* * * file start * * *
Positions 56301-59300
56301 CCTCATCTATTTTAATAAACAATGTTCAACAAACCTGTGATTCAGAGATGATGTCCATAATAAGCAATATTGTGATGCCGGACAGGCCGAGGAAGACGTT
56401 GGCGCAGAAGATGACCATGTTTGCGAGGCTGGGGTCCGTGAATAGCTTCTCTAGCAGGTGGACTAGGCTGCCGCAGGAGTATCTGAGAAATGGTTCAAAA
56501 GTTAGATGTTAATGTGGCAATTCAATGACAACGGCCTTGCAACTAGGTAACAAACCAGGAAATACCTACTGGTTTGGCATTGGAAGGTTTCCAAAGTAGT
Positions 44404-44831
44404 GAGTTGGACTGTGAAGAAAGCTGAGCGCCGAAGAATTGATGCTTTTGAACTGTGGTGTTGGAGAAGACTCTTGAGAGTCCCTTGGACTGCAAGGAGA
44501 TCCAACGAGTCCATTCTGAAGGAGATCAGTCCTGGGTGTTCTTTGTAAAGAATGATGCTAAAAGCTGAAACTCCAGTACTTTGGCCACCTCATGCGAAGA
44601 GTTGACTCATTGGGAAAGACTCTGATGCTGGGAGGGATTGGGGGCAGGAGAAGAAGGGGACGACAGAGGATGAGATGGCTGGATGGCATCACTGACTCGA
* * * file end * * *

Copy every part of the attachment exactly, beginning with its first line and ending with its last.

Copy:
Positions 56301-59300
56301 CCTCATCTATTTTAATAAACAATGTTCAACAAACCTGTGATTCAGAGATGATGTCCATAATAAGCAATATTGTGATGCCGGACAGGCCGAGGAAGACGTT
56401 GGCGCAGAAGATGACCATGTTTGCGAGGCTGGGGTCCGTGAATAGCTTCTCTAGCAGGTGGACTAGGCTGCCGCAGGAGTATCTGAGAAATGGTTCAAAA
56501 GTTAGATGTTAATGTGGCAATTCAATGACAACGGCCTTGCAACTAGGTAACAAACCAGGAAATACCTACTGGTTTGGCATTGGAAGGTTTCCAAAGTAGT
Positions 44404-44831
44404 GAGTTGGACTGTGAAGAAAGCTGAGCGCCGAAGAATTGATGCTTTTGAACTGTGGTGTTGGAGAAGACTCTTGAGAGTCCCTTGGACTGCAAGGAGA
44501 TCCAACGAGTCCATTCTGAAGGAGATCAGTCCTGGGTGTTCTTTGTAAAGAATGATGCTAAAAGCTGAAACTCCAGTACTTTGGCCACCTCATGCGAAGA
44601 GTTGACTCATTGGGAAAGACTCTGATGCTGGGAGGGATTGGGGGCAGGAGAAGAAGGGGACGACAGAGGATGAGATGGCTGGATGGCATCACTGACTCGA